I have a difficult and diffident relationship with poetry, particularly English poetry, and is something that I have never been able to explain to people. Watching the film on Surve made me realise that, like you, Marathi and Hindi poetry is my cup of tea. These languages, and for that matter most Indian languages have that emotional depth that I can connect to.

      I may choose to write, to communicate in English. But if I want to read or listen poetry, my choice is going to be in Marathi, Hindi, Tamil…

  6. Like the other commenters above, I have to say that you make us think differently and anew about people and things. Like you, I know of only the melodious bhajans that we have got to hear thanks to films and classical singers. The Bhil and tribal connection is something astonishing. Thank god for such directors who take the pains to dig out the story behind the legends. Narayan Surve sounds very earthy and immensely readable too. Thanks for the link.

    • Yes, truly. Thank god for such directors. Anjali Panjabi is still researching into the life of Mirabai. She is currently making a longer film of her and I guess we would be seeing a folm on Mirabai soon. I can’t wait to see it.

      Narayan Surve features in another documentary film called Saacha (The Loom,2001) which is about Mumbai as seen through the eyes of a poet (Surve) and a painter (Sudhir Patwardhan). And the poetry is scintillating here as well.

  7. More than the topic, I am filled with wonder on how beautifully you write ! Amazing flow of language and such a beautiful choice of words, if your blog was a book, it would have been un-put-downable !

  8. wonderful post, Sudha!!!!! I would have loved to see both the films too….. for me, Mirabai reminds me of my visit to Chittorgarh, where she arrived as a young bride. Apart from the temple, there is nothing more there to remind us of her, or give us more interesting details about the woman she was. I would love to make the journey they have described in the film, tracing her path!!! About Narayan Surve, I have heard of him, but very little, and I have yet to read his work. However, what the two really share in common is the complete confidence in themselves, the courage to hold on to their beliefs and ideas in the face of severe opposition, and the conviction to do what they believed was right, no matter what!!

    • There is a scenne in the film on Mirabai where the pujari (?) says that in the past there had been attempts to remove the idol. He says, rather passionately, “then what is left of her to remind us of her.” I would love to make this journey too, in search for the Mira that is not known. Anjali Panjabi is making another film on Mira, a longer film, nearly 10 years after she made this one. I can’t wait to see it.

      You have made the point on the commonalities between Surve and Mirabai very well and I really liked it.

  9. I like the the immediacy that your lilting prose brings to its readers. The subjects you choose to write about gives an insight into your own world which gladdens my heart. Meerabai of course represents the ultimate in devotional love for Krishna.Reminds me of Surdas and Udhav too and the associated literature. I envy you for knowing Marathi for i have only heard that its literature is so rich and reading translated works is just not the same.Keep them coming..your posts!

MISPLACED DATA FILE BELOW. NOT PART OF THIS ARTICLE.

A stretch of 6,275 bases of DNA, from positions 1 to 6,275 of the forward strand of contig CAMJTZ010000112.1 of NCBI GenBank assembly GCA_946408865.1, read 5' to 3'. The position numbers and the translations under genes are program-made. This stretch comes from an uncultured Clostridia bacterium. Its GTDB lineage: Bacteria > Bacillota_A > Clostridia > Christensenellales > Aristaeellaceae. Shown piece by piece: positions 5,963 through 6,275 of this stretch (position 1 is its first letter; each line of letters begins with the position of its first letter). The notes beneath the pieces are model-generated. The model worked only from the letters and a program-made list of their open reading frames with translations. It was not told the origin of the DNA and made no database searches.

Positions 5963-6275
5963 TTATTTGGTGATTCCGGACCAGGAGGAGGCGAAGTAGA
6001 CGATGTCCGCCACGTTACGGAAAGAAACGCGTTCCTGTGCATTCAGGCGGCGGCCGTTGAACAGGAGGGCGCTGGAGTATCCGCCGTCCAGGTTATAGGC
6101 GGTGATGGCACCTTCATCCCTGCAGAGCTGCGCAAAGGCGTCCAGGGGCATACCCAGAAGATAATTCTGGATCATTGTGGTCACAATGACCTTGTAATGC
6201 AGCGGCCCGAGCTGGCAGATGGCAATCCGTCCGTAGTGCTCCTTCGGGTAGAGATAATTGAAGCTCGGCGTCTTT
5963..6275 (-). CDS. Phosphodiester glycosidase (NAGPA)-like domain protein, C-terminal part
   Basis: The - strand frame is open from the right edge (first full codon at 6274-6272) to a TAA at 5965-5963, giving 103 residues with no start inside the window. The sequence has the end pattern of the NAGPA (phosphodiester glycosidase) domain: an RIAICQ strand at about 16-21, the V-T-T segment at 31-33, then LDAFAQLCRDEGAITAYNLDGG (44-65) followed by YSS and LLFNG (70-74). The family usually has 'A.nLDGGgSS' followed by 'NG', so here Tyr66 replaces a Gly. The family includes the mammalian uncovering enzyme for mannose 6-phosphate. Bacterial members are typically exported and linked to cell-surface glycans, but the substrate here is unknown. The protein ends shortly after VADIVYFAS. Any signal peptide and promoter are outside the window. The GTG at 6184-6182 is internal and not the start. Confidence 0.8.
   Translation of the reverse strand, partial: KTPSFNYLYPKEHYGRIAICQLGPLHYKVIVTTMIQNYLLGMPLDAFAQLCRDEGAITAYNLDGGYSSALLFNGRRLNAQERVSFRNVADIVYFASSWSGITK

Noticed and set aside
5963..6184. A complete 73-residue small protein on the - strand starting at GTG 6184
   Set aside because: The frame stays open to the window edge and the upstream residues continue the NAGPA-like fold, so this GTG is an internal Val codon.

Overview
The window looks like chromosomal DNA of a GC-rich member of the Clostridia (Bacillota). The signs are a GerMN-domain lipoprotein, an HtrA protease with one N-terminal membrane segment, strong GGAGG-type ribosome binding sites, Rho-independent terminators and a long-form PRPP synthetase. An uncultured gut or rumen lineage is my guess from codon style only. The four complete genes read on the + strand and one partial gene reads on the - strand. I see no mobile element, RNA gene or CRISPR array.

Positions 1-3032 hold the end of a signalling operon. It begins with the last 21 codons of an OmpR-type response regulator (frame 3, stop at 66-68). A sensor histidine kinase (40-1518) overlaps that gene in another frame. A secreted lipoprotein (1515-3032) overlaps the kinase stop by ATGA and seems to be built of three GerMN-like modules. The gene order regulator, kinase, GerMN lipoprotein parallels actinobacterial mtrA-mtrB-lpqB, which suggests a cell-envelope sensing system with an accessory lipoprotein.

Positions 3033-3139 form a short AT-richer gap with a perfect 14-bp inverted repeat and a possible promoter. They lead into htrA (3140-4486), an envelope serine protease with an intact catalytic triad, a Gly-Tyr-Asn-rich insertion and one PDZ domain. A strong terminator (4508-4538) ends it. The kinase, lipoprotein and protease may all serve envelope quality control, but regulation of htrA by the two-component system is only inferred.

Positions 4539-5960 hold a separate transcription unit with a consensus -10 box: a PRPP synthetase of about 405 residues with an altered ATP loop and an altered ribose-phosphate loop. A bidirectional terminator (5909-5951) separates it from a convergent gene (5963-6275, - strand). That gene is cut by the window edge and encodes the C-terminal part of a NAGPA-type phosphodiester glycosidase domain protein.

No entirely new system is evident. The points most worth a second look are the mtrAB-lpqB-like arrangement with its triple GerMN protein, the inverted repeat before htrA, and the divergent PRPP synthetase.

• Welcome here, Anil, and thank you so much for stopping by and commenting. Delighted you found the subject of the post interesting anf that you liked it.

      Reading in the original is always recommended, but since it is not possible to know all languages, translations are the next best thing.:-)

  10. Your posts are always so different and fascinating. It is like I know I do not have the talent or knowledge to appreciate them if I had seen them by myself but after your post, I understand and develop sensitivity towards them. What a fascinating combo–Mirabhai and Surve! Surve’s poems moved me deeply. Sudhagee, ever plan to do one on Lal Ded–she is my favorite mystic poetess from the older times….

    • You underestimate yourself, Bhavana. You would have seen the films and enjoyed them just fine; only your perspective would have been unique. I would have loved to watch these films with you just to know what you thought of them.

      I have only heard of Lal Ded, but have not read much of her or about her. Looking forward to getting to meet her through you. :-)

  11. As usual your post is very informative and feeds our intellect and emotions. To me Mirabai was always an ardent devotee of Krishna. My information about her was through the Amar Chitra Katha and Hindi textbooks. What immediately came to my mind was that as a school activity, I was inspired enough to do a ‘batik’ of Mirabai.
    Your post is my first introduction to Surve. I will watch the the documentary on Youtube.
    Most of us have been introduced to the classics/myths through the Amar Chitra Katha. I do not see the younger generation reading much of that. That is really very sad. My younger nephew and niece seem to gather all this information from television only.

    • Thanks Neena. It’s amazing how many people are coming up with their ACK knowledge of Mirabai. These really played an important role in our learning and reading growing up, didn’t it? But then at that time my grandparents grumbled a lot about my reading a lot of comics or ACKs. I guess these days it is the kids watching too much TV. :-)

  12. All that resonates with us,
    does so because..
    there is a little part of them
    in our own selves..

    Like water flows to water
    and air mingles with air
    fragrances are found
    where they are revered..

    The voice of a mystic,
    the cry of a commoner
    in the quest for justice
    are quite similar..

    The urge of one
    was simply to merge,
    as the other revolted
    against invisible curbs..

    The cry of their spirit
    across the expanse of time..
    is folded in gently
    between your lines..

    Poetry is what
    touches the heart
    when the writer says
    all that cannot

    be put into words
    enclosed in rhymes
    for poems are feelings
    deceptively fine..

    The grains of fervor,
    and the mist of honesty
    make this write-up
    a piece of poetry..

    Great post Sudha…<3

  13. Pingback: Forts of Rajasthan – 5: Chittorgarh Fort | My Favourite Things